6. For potstickers, heat some cooking oil in a pan until almost smoking hot. Place the dumplings in the pan as it sits naturally. Allow it to pan-fry until the bottoms are crispy and golden, then add 1/2 to 1 cup of water (depending on the size of the pan and number of dumplings) over the dumplings and cover. Cook over medium to high heat until all the water has evaporated, and bottoms are well crisped. Serve immediately with vinegar and chili oil dipping sauce, if preferred.

By all means, these babies can be steamed or boiled.

Thursday, June 18, 2009

Never-ending Tim Tams

No Tim Tams... =(

Yes! Tim Tams! =D

That's right, the Tim Tam Genie came and did his thing... and now I have a never-ending supply of Classic Dark Tim Tams. XD

... so I wish.

Don't get me wrong; I love my Valhrona and Callebaut and Godiva and Leonidas, I can't afford to have that everyday. But Tim Tams (at least the Dark Choc one) is rather edible and quite moreish at times, which is why it's my choc and sugar fix of choice. Though, nothing will beat the chocolate cremeaux in that Adriano Zumbo's Millefeuille. Now that was amazing. *drools*
I wonder what Zumbo's version of the Tim Tam would be like. I'm imagining a rectangular chocolate macaron with some crazy fantastic filling, then dipped in Valhrona dark chocolate, maybe?

Monday, June 15, 2009

lazy meals

Being a student isn't always fun. Being a student whose mind is not on books, but on what the next meal is, can be even less fun. But at least it can be yum.

It's that time of the semester again, and exams are upon most of us. Well, those of us unfortunate enough to have to worry about them. Hours of studying, gazing out the window, getting up for a drink (or two) then realising that there's no way you can stuff all three thousand pages of ...stuff... in your head in 24 hours. Then you realise you're hungry but can't be bothered to cook much and lo, behold, the kitchen is empty but for leftovers from God knows when, bacon, eggs, and rice. There's also passata, Worcestershire sauce, all sorts of soy sauce...but no BBQ sauce.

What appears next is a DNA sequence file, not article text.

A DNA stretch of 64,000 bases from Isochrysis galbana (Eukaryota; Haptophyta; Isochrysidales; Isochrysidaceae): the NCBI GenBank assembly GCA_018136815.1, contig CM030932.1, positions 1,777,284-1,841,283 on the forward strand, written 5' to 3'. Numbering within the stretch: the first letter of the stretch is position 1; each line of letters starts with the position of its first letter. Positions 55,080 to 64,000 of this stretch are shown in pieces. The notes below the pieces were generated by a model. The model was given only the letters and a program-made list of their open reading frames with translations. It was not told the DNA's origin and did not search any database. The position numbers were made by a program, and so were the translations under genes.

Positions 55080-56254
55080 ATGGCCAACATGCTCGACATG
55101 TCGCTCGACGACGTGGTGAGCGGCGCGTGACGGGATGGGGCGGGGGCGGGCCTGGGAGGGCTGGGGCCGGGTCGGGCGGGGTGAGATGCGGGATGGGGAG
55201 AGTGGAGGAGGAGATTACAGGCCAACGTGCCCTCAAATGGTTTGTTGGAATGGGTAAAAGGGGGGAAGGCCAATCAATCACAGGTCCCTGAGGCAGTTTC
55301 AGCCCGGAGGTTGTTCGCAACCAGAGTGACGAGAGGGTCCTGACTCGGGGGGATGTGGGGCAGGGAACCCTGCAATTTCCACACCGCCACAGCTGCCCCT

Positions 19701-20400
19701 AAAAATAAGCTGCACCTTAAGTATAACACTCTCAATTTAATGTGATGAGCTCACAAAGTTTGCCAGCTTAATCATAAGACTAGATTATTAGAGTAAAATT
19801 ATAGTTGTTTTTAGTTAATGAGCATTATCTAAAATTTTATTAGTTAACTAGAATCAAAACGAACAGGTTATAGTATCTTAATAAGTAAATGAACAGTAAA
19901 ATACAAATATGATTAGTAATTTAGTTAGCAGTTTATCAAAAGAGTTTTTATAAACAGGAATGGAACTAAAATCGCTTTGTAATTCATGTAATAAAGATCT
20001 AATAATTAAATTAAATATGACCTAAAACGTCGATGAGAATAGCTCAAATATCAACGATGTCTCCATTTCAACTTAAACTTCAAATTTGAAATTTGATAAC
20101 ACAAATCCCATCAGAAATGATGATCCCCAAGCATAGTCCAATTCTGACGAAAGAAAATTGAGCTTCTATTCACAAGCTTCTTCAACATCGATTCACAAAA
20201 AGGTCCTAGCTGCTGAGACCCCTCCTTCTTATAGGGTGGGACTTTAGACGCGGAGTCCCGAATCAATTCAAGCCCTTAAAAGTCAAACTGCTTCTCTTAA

Oh. Right. That was--or should I say, is-- me. Haha.

But bacon. Eggs. Rice. And sauces.

Bacon and egg donburi.

Donburi, traditionally, is some sort of meat and other ingredients simmered together and served over rice. Gyudon, oyadon and katsudon are classic examples. Other times it can be just rice with toppings, with sauce or other condiments: think tendon, tekkadon, negitorodon, etc. So bacon and eggs over rice in a bowl with spicy tomato sauce can probably be classified as a donburi?

Sunday, June 14, 2009

Just the way it is

For as long as I remember, I've always lived for the next tasty mouthful.
It can be something as luxurious as slow-braised abalone, or as simple as a properly made wonton in pork bone soup. Good food soothes my spirit, just as good books soothe my soul.
One of my earliest memories is playing in the kitchen, at the ripe old age of 2, with the pots and pans while my mother was making a meal of sorts. Not that I didn't have a kitchen playset of my own--I did--but why play with pretend ones when the real ones were available and within easy reach?
This is where I'll post my food-related adventures, in the kitchen, and out of it. And whatever happens, I'll write about it--just the way it is.